But nothing is ordinary in Kate Atkinson’s hands. The amount of detail the author gives us about Teddy’s life—especially his post-war years, all shaped by the war—brings us not just into Teddy’s mind but into his heart, and we are reminded that perhaps there is no such thing as an ordinary life.

Atkinson is a master storyteller with a remarkable command of pacing and tone. Despite the seriousness at the heart of the novel, there are elements of playfulness throughout. At one point, for example, we learn of Teddy’s daughter Viola that “She felt a sudden spark of sympathy for him and stamped on it.” And when Teddy’s granddaughter Bertie attends a conference, she reflects on the person on stage: “The man who was speaking had a degree in jargon and a doctorate in nonsense. His words were floating in the air, language devoid of meaning, sucking out the oxygen, making Bertie feel mildly hypoxic.”

A God in Ruins contains no “language devoid of meaning.”

—Diane

P.S.

Click here for my review of:  Life After Life.

 

Marie’s Reading: “In the Woods” by Tana French

In the WoodsActually, I just read that one first.  I couldn’t stop there.   As soon as I was done I needed more Dublin Murder Squad.  So now I’m reading The Likeness.  And then I’ll move on down the line until I’ve read them all!

I’m just sorry I hadn’t read these when I wrote that post about Crime Fiction for the Maine Crime Writers.  In The Woods would most definitely have been on my suggestion list.  The first in the series, it’s about a team of detectives trying to solve the murder of a young girl, even as one of the detectives tries to simultaneously solve a mystery from his own past.

Tana French’s police procedurals are compelling, atmospheric, and stylistically complex.  They’re moody pieces of crime fiction, rather than mysteries–some mysteries never get solved in her books, loose ends are left dangling.  I’d also classify the Dublin Murder Squad books as psychological suspense.  French delivers that delicious blend of mystery and suspense and atmosphere that makes crime fiction the fabulous genre that it is.

I also love French’s unflinching and honest depiction of Ireland and the Irish, of the society and its tensions.  Her Ireland is not sentimental.  It’s an Ireland full of a sense of history (recent and not), and a sense of national identity.  She gives a lot of evocative attention to the beauty of the landscape and the weather, but also pays attention to the undercurrents of society, government, and community.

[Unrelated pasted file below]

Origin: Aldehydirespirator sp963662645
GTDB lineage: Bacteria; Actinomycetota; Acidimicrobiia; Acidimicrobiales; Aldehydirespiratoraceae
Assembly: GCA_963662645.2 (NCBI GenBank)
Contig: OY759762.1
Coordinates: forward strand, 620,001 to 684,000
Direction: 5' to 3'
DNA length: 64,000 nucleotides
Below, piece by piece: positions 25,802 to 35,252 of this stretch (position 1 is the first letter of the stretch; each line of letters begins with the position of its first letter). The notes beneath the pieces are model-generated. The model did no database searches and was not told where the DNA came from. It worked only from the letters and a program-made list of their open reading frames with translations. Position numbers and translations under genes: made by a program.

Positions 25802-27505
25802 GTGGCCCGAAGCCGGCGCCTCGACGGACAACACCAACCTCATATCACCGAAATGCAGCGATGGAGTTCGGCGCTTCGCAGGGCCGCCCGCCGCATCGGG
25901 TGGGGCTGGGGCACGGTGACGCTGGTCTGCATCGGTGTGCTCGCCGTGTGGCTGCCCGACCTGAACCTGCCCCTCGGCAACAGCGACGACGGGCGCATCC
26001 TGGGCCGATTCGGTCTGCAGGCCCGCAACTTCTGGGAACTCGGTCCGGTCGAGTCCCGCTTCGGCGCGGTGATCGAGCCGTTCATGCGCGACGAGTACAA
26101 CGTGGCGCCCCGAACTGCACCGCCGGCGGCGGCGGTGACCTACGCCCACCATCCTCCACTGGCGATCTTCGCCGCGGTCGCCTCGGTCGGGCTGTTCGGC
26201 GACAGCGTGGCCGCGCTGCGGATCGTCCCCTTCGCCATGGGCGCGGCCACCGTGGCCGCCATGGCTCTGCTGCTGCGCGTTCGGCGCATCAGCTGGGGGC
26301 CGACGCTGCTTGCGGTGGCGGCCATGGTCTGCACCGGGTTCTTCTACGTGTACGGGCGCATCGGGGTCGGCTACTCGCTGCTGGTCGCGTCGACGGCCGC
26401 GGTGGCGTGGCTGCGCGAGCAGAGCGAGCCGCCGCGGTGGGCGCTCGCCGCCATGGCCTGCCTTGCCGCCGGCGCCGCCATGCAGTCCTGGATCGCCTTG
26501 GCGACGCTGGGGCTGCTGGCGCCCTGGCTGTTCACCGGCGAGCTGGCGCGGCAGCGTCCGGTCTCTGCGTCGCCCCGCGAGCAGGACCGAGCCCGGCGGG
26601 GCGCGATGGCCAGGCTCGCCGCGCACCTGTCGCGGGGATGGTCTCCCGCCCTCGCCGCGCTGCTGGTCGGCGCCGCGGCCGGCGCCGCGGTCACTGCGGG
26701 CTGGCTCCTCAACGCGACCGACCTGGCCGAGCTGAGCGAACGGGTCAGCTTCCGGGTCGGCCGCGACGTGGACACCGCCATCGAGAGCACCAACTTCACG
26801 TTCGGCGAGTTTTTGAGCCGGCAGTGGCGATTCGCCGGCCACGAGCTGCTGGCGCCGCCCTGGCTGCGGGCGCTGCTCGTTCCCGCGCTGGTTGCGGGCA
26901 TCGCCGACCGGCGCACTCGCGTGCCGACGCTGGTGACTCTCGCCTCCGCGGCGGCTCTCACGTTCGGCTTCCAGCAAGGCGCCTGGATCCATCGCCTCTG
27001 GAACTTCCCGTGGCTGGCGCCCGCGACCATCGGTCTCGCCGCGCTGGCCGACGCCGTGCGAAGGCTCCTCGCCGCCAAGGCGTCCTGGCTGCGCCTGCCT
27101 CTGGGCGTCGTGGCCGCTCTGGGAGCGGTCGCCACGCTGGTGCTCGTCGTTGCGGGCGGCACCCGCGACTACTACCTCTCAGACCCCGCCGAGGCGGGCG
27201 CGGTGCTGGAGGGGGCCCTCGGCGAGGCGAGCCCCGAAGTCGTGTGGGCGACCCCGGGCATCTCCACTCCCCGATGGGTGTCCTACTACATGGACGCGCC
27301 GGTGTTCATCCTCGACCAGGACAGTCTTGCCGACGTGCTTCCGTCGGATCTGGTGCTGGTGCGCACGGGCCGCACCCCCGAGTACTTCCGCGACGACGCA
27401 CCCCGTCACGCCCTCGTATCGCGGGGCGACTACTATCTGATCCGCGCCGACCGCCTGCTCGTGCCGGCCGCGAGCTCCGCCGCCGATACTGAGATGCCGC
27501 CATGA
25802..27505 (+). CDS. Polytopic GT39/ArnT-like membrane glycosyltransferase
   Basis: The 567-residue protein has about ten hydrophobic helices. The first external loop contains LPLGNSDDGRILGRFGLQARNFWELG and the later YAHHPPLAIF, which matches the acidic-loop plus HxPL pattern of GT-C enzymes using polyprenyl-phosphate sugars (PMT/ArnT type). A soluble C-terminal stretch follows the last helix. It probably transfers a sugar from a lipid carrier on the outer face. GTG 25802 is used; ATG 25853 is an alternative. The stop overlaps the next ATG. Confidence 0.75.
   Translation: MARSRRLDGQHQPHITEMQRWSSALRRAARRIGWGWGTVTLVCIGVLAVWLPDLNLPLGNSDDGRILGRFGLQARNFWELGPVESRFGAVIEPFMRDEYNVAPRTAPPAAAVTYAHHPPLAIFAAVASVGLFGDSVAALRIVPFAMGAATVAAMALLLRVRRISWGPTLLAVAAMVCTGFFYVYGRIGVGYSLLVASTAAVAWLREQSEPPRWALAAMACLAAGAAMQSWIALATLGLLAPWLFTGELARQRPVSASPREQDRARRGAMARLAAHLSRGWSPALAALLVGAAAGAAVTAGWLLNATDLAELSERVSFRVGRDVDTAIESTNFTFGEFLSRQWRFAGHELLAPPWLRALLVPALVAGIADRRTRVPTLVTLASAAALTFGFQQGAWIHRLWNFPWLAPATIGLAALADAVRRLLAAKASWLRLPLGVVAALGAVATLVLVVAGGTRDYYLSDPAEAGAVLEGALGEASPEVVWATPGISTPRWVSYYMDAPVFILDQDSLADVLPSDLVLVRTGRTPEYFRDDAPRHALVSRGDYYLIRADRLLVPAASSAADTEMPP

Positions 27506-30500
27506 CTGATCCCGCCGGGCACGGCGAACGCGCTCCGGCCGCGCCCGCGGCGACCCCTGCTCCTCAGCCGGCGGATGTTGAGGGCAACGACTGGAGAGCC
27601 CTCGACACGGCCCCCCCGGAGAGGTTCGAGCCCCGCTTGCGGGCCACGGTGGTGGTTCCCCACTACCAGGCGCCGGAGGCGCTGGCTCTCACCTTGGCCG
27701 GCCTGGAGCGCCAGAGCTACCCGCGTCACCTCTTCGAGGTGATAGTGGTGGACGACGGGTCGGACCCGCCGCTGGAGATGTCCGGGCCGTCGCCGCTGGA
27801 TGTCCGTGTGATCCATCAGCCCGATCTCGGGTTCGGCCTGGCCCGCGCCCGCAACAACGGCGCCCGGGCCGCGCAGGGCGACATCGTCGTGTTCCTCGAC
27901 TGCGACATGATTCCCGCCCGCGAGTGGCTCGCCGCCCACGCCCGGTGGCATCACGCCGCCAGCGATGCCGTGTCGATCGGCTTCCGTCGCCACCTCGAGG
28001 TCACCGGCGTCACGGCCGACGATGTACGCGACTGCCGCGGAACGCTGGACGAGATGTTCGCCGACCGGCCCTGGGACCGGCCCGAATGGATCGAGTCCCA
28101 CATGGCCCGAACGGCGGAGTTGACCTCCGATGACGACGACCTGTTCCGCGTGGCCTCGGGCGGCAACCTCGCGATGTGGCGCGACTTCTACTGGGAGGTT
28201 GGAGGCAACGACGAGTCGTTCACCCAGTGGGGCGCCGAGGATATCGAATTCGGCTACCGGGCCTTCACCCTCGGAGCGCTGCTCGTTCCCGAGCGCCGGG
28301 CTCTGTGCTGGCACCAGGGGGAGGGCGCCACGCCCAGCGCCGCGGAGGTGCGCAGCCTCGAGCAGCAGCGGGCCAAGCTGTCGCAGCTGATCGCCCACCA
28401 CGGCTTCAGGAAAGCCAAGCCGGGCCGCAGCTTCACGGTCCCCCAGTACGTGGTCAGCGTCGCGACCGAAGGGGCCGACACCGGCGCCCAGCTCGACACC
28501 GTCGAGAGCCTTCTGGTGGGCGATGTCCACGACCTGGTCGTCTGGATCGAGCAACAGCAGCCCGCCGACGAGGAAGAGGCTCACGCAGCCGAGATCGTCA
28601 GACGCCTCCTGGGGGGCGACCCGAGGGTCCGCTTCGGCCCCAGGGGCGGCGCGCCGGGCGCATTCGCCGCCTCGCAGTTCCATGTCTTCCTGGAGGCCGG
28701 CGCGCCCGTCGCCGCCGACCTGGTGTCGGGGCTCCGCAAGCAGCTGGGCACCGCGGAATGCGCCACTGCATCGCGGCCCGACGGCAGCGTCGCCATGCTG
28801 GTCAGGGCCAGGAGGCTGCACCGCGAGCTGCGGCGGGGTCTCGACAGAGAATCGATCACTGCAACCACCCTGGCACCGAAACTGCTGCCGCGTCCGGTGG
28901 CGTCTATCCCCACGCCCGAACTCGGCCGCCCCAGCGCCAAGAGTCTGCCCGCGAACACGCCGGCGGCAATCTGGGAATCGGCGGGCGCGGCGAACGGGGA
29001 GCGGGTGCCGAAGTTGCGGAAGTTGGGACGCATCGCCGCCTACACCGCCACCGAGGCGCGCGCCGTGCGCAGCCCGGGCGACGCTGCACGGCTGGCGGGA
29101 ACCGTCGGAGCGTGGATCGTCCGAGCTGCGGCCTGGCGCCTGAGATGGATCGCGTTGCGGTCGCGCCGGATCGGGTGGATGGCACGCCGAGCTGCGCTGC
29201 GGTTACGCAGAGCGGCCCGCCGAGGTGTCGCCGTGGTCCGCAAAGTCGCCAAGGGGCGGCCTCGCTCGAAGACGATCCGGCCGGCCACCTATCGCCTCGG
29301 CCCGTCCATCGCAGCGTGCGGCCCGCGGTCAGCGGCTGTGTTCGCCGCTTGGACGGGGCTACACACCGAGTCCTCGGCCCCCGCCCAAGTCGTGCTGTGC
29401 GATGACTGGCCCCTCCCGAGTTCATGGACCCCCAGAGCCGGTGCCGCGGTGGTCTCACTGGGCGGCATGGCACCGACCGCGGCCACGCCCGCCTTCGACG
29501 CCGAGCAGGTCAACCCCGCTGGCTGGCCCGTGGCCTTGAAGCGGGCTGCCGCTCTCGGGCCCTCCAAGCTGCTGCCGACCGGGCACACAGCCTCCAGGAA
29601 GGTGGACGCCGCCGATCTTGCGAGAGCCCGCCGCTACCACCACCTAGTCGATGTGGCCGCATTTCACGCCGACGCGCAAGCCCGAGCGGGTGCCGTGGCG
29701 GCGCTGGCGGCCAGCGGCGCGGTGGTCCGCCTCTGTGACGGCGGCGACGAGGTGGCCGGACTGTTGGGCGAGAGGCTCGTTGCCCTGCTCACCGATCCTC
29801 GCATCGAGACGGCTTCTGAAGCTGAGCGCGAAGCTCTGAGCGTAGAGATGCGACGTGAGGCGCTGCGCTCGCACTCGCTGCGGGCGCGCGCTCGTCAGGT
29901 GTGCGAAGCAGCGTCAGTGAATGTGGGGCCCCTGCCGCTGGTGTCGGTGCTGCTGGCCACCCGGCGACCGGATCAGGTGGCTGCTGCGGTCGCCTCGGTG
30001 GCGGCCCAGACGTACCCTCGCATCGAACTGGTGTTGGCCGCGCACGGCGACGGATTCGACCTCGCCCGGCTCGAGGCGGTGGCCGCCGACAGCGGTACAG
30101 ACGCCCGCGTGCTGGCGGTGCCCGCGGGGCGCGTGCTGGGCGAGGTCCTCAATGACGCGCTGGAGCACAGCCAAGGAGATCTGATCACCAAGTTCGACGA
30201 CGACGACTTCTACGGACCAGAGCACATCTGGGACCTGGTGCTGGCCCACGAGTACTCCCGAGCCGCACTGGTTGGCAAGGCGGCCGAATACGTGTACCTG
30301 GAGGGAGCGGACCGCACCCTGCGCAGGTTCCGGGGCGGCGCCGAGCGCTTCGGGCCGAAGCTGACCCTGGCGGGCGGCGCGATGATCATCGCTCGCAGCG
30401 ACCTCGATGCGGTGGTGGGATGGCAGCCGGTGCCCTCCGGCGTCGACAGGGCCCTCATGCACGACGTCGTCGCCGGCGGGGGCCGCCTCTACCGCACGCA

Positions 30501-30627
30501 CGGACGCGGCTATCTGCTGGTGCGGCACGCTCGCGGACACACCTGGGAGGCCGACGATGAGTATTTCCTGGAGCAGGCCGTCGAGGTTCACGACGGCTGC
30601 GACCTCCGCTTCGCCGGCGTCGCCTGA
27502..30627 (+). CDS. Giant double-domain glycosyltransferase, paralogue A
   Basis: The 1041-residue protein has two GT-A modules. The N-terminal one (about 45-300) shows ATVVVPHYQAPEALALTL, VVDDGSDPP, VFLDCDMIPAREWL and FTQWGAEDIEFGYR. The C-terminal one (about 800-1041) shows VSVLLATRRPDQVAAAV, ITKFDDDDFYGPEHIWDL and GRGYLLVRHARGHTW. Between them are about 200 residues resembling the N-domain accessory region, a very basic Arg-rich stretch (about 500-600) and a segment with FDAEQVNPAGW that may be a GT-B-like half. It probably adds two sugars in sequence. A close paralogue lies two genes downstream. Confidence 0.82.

If you enjoy character-driven fiction with an absorbing sense of place, believable and unique character voices, and well-constructed mysteries, do give the Dublin Murder Squad a try.  You also might like French’s work if you enjoy Kate Atkinson, S.J. Bolton, or Gillian Flynn.  While every Dublin Murder Squad novel features a different narrator and a new situation, the world is steadily built and characters grow as the books go on.  So do start with In The Woods and then go on from there.

When I’m done, though.  Don’t sneak the later ones out from under me. I’m warning you. I’m the librarian.  I’ll know.

–Marie

November Simply Books! Meeting

We had a great meeting this past Saturday!  Lots of laughter, lots of stimulating conversation, and a very passionate 10-minute Downton Abbey derail.   That’s an enjoyable hour and a half right there, it is.

Here’s the booklist for this month.  As ever, a click will take you to Shelfari.  Enjoy!

Darwin's Doubt coverDarwin’s Doubt: The Explosive Origin of Animal Life and the Case for Intelligent Design
by Stephen C. Meyer

wildWild: From Lost to Found on the Pacific Coast Trail by Cheryl Strayed

diary of a nobdyDiary of a Nobody by George Grossmith

arrowAn Arrow Through the Heart: One Woman’s Story of Life, Love, and Surviving a Near-Fatal Heart Attack by Deborah Daw Heffernan

case_historiesCase Histories by Kate Atkinson

trainsTrains and Lovers by Alexander McCall Smith

The time of our next meeting has changed!  Due to holiday busy-ness and Christmas by the Sea, we all thought it might be a good idea to have our next meeting on the second Saturday in December.  So, we’ll meet next on Saturday, December 14th at 2pm in the Jean Picker Room.

–Marie